GENDUSA COLUMN: Our American Playing Field

Published 10:00 am Wednesday, July 10, 2024

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Am I the only one who feels the pressing need for less partisan politics and attitudes?  Our first President, the honorable George Washington, was wise to say in his farewell address these words on a Saturday in September 1796:

“However [political parties] may now and then answer popular ends, they are likely, in the course of time and things, to become potent engines, by which cunning, ambitious, and unprincipled men will be enabled to subvert the power of the people and to usurp for themselves the reins of government, destroying afterward the very engines which have lifted them to unjust dominion.”

In sports, teams are refereed during play.   If a dispute or unfairness causes a disturbance, the ref or umpire penalizes the coach, player, or fan who creates discord or refuses to abide by the game’s rules.

We all want to win, but we must remember the crucial role of compromise, listening, and teamwork.  These are the keys to achieving a resounding group victory.

Today, we may need a referee!

It doesn’t take a rocket scientist to understand that the American political landscape and our subsequent behavior have hit a new low.  There is low civility, low energy, and questionable patriotism.  Power and money often interrupt team play, and the field is rife with weeds.  How can we expect a great match without clean boundary lines?

Political play often is akin to the scam artist trying to sucker us into buying glass diamonds.  We know there is no such thing as a glass diamond, just as there should be no place for deceit or dishonesty in politics.  But if someone can convince us that the glass jewel is authentic, we might just fork over a vote or a buck, illustrating how easily we can be misled in the political arena.

Our first President was right.  When we see that folks will indeed buy glass, promote bad behavior, and distrust, we have lost the game.  Those cunning, ambitious, and unprincipled leaders become the victors.

How do we improve our current circumstances?  We need an excellent umpire with some common sense and someone who will blow the whistle if there is foul play.  He is the appraiser of diamonds, souls, and values.  And he is the only one who will provide authentic hope for America.

God should always be our head coach and referee.  We often push him off the playing field when trying to succeed, but we can’t win without him.  Some have lost the understanding that God is in all arenas of our lives, including politics.  He is the silent, unseen participant watching how we play the game.  We must use his wisdom and rules for unbiased play to change the negativity looming across our nation.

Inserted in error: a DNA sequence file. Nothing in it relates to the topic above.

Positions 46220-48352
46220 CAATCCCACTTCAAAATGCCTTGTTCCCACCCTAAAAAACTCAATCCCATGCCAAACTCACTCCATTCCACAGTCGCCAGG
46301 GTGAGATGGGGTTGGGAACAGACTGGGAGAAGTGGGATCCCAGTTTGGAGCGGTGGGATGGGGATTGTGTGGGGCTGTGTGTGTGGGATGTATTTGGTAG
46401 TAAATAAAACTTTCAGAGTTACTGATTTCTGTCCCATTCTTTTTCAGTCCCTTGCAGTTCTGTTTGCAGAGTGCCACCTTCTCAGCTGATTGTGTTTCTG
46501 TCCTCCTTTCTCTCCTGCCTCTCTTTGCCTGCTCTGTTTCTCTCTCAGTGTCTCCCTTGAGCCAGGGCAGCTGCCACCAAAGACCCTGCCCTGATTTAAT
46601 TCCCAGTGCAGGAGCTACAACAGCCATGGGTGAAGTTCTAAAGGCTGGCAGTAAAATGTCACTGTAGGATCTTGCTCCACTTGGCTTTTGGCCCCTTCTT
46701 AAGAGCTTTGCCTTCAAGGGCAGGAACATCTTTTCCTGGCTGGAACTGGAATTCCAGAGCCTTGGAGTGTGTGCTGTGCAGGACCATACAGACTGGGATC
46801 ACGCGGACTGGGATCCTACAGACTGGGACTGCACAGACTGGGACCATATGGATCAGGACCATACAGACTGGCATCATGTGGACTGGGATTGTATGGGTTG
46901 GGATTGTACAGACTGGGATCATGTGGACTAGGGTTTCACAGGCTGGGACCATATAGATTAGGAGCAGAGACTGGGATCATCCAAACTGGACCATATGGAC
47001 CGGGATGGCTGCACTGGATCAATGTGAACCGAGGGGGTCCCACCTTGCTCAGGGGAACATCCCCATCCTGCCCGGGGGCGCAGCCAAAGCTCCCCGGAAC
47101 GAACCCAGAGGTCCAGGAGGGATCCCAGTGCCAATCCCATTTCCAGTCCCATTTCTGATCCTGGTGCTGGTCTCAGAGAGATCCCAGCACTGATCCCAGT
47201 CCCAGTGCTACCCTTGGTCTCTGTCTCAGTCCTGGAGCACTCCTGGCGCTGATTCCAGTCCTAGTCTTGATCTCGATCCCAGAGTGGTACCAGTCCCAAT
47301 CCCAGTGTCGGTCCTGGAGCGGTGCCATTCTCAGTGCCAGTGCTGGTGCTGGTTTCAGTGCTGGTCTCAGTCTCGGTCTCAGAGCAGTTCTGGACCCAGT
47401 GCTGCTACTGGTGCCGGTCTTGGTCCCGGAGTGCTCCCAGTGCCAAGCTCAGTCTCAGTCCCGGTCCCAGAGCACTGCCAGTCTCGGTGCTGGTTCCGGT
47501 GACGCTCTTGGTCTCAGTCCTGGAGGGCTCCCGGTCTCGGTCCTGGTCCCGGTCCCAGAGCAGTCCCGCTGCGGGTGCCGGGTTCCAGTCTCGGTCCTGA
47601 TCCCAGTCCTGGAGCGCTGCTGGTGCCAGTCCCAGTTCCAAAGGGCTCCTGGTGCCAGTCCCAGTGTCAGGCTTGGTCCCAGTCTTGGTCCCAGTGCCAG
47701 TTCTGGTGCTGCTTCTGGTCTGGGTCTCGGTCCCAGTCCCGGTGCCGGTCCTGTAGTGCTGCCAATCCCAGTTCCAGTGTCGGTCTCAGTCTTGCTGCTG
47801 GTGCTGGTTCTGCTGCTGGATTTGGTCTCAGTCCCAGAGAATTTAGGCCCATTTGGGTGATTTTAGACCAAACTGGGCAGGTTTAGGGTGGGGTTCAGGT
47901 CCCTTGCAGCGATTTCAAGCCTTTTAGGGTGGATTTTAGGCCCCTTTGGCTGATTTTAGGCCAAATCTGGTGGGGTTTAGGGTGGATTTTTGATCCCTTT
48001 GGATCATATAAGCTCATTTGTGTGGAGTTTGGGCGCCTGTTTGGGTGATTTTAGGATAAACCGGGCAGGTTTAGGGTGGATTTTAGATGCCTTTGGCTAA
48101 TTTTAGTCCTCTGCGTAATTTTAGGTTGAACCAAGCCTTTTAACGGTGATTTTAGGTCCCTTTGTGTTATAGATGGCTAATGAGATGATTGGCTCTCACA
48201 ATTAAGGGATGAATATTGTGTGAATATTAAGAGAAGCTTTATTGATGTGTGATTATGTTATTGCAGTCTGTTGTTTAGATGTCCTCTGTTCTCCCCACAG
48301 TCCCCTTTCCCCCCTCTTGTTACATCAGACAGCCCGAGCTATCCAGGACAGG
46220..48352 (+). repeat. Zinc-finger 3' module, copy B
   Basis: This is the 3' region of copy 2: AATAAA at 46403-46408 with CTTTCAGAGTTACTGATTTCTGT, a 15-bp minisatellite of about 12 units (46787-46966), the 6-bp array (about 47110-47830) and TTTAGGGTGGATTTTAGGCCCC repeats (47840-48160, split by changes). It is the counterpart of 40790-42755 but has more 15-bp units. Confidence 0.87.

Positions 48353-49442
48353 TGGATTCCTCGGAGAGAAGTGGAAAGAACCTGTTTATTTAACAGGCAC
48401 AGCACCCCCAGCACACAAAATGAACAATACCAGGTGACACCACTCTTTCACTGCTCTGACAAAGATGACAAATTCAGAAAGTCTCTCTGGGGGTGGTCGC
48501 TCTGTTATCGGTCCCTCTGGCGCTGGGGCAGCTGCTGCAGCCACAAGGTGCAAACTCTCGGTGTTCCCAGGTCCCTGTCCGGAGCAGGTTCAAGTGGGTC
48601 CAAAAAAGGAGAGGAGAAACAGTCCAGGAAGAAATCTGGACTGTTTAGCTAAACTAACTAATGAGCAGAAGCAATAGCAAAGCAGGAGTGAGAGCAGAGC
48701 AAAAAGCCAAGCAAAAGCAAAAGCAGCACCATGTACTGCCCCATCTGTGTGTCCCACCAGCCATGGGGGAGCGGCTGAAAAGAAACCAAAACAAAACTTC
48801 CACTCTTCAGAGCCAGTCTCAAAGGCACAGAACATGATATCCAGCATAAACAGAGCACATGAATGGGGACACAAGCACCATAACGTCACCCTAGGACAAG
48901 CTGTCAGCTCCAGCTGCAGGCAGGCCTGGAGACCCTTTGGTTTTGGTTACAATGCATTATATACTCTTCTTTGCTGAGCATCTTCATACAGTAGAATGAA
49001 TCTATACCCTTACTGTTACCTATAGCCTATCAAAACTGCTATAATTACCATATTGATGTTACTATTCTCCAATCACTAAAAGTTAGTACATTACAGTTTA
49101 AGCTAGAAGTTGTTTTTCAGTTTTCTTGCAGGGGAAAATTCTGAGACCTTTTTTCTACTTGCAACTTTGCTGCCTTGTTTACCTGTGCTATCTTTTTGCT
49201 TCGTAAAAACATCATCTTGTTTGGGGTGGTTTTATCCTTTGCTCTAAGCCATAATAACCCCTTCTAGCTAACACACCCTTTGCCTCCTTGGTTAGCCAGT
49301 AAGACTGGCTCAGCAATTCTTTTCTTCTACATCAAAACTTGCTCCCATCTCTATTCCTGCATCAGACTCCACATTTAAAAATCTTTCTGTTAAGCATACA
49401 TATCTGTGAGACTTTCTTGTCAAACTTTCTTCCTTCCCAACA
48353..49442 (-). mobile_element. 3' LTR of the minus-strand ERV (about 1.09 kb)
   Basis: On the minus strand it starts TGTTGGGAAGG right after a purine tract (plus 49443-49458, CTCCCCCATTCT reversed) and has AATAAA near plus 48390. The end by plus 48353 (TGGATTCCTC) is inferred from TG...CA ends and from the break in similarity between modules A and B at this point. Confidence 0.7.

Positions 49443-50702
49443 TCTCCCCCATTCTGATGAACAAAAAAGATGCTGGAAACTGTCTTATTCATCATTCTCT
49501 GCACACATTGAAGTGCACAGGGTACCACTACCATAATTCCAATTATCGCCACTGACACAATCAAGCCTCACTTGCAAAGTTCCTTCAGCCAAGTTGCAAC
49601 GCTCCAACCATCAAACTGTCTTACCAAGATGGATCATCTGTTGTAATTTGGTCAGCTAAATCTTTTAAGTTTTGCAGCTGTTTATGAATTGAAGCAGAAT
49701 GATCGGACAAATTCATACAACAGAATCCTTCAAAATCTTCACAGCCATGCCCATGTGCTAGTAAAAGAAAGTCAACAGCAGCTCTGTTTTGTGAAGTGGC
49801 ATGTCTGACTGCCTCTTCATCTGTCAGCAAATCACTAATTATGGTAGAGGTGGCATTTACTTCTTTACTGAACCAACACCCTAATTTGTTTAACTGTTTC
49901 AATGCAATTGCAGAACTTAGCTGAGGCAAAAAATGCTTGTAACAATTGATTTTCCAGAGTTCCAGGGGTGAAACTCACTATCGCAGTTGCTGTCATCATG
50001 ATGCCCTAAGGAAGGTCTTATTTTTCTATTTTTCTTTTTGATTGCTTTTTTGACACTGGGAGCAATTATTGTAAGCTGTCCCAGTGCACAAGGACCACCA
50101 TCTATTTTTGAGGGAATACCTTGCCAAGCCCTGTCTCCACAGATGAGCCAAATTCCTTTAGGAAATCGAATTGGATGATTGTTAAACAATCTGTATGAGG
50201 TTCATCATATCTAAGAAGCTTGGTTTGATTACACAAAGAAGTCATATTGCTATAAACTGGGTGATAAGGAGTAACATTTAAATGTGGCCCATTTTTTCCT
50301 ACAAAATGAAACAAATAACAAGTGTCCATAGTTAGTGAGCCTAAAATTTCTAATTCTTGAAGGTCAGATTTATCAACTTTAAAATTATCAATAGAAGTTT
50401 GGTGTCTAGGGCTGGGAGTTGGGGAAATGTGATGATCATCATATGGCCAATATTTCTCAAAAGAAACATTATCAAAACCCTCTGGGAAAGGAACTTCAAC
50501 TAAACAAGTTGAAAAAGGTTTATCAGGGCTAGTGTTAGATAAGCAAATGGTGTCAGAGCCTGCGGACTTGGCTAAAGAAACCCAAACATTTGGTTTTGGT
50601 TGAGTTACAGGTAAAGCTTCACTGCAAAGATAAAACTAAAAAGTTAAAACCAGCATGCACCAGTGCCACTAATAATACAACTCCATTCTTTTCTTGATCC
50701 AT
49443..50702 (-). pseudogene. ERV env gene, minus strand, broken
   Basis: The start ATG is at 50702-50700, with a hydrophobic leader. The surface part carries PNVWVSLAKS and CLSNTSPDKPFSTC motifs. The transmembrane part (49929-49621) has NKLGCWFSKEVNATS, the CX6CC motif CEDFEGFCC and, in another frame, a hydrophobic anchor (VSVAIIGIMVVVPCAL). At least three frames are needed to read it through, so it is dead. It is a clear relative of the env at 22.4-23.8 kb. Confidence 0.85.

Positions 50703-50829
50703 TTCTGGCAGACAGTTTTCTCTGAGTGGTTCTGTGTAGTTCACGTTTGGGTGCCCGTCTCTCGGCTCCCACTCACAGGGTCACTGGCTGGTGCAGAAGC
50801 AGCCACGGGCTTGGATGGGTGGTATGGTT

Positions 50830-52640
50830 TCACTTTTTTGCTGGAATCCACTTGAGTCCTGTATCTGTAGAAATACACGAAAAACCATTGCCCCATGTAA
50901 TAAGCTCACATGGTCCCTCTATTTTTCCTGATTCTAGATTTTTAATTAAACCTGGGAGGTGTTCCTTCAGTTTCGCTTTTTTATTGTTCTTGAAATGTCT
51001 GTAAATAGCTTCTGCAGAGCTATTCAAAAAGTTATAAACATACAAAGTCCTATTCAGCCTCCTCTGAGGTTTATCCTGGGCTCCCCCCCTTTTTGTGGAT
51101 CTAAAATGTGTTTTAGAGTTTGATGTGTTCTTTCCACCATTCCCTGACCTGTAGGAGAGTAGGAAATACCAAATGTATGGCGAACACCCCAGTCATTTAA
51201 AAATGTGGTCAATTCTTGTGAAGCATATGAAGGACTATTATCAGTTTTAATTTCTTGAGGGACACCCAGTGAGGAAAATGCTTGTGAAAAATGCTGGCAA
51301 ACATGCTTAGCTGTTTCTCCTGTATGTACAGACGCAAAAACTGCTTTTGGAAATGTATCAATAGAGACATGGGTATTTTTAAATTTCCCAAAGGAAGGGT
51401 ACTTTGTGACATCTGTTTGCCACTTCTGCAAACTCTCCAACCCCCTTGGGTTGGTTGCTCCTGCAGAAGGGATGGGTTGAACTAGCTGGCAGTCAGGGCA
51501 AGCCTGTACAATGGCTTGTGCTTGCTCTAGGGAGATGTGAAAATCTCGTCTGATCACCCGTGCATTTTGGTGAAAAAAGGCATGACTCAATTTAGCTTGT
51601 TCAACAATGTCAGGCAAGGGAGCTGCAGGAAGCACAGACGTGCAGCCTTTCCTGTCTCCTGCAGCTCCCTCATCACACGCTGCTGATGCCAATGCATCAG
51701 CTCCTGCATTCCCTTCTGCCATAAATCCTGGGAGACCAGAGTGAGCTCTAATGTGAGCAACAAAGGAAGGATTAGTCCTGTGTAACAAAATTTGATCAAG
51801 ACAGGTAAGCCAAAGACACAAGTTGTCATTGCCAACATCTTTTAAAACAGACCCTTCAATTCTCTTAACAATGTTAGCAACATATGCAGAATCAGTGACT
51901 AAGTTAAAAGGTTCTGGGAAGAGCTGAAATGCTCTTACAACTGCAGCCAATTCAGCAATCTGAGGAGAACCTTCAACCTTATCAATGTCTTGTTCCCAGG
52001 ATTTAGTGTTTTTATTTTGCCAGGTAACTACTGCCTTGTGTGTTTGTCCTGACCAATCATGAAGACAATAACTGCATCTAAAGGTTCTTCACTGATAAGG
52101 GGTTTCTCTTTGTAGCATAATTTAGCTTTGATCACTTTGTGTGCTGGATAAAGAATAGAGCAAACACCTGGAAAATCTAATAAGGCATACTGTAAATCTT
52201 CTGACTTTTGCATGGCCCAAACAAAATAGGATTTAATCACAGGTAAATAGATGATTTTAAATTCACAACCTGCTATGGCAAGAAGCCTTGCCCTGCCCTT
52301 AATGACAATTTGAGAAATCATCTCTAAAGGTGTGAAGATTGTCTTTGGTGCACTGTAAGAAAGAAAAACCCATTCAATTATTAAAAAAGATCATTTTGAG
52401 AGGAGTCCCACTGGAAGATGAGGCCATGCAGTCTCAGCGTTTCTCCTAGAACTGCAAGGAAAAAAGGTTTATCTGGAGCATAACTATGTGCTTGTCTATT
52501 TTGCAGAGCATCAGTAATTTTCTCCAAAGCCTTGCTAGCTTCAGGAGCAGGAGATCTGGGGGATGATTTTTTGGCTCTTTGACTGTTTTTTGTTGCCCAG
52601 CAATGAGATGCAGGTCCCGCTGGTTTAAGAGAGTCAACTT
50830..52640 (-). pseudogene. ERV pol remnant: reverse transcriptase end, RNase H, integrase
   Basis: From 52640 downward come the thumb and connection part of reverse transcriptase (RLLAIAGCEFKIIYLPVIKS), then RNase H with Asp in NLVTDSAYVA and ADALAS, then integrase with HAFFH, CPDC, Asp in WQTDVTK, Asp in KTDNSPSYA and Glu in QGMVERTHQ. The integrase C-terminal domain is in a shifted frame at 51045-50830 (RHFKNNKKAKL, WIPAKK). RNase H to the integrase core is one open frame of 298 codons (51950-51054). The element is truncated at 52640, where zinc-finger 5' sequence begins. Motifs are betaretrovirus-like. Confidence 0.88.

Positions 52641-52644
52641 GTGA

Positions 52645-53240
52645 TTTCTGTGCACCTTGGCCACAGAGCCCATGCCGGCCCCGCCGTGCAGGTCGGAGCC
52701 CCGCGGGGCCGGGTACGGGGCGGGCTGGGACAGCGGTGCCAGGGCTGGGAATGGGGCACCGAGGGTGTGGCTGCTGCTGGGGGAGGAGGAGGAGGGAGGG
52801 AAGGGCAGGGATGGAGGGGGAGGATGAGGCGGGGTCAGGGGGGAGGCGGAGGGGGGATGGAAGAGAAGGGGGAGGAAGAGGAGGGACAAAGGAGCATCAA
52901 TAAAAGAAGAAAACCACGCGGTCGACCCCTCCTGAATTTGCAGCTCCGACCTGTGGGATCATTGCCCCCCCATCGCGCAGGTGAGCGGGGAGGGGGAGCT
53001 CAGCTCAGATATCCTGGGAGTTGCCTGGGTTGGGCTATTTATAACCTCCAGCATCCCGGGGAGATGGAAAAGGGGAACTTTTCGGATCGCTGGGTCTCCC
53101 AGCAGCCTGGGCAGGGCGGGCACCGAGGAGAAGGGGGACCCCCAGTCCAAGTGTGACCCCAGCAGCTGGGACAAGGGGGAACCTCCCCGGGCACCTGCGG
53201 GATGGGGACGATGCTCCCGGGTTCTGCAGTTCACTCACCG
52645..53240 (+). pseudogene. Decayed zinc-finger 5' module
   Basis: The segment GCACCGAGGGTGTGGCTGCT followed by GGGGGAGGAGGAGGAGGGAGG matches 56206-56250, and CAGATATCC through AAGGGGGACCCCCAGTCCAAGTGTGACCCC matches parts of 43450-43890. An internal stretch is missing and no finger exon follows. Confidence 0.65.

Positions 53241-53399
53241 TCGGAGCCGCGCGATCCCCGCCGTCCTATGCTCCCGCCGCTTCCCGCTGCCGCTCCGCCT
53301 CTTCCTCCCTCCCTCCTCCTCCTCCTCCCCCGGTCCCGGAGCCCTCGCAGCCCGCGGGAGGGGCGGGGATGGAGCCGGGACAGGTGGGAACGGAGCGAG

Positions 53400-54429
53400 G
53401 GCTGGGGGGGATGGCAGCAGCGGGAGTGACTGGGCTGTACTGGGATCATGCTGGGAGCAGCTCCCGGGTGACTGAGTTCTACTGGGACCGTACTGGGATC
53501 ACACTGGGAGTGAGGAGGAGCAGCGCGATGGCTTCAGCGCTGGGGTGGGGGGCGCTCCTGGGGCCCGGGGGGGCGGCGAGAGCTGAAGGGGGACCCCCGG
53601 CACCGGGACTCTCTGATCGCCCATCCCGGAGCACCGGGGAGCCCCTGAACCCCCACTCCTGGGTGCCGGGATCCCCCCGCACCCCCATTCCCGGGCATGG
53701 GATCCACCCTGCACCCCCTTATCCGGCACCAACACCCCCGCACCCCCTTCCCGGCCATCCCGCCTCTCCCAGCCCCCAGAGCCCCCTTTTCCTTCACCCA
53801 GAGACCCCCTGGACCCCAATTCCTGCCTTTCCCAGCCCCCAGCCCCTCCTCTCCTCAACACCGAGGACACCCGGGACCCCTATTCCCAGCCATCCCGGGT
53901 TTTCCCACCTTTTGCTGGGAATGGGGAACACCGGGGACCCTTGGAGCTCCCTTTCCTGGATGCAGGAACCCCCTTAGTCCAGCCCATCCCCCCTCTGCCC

Rowdy fans interrupt a competitive game and garner much attention.  The camera catches their unacceptable behavior, while others ignore them, hoping they will go away.  No, they won’t disappear because quiet apathy and lack of spirit will lead to a loss for the home team.

If we want to maintain civility in the American ballpark, it’s up to each of us to promote exemplary sportsmanship.  Instead of complaining to a neighbor about our government, call your representative.  Instead of spreading untruths, listen to the voice of reason.  Instead of clinging to the status quo, push for compromise and new ideas to achieve victory for all.  Become a team player for our county by actively participating in the political process and advocating for the common good.

I pray that someone will rise from the messy field of partisan politics with courage and conviction to lead America to a kinder future.   And do so not for personal gain or power but for the collective triumph of all Americans.  Let’s play the game of politics not as a competition but as a cooperative effort to build a respectful and hopeful nation for our children to inherit.

Like most of you, I love this country.   I admire the courage of George Washington, who led us to our first victory, and Abraham Lincoln, who fought for freedom for my fellow Americans.   Franklin Roosevelt guided us through a World War, and Ronald Reagan helped tear down a wall.  They played an honorable game, and they won.

Freedom is a blessing, but it is incredibly fragile.  Our forefathers could not predict the number of diverse people inhabiting our country today.  They could not fathom AI, social media, high-impact weaponry, or countless other changes to our world.  However, they did write a Constitution for our Republic.  We must honor that sacred document by protecting it with our collective activism, Godly behavior, and civility.

We must keep the will of the American people alive and well so that tomorrow provides a just playing field for all.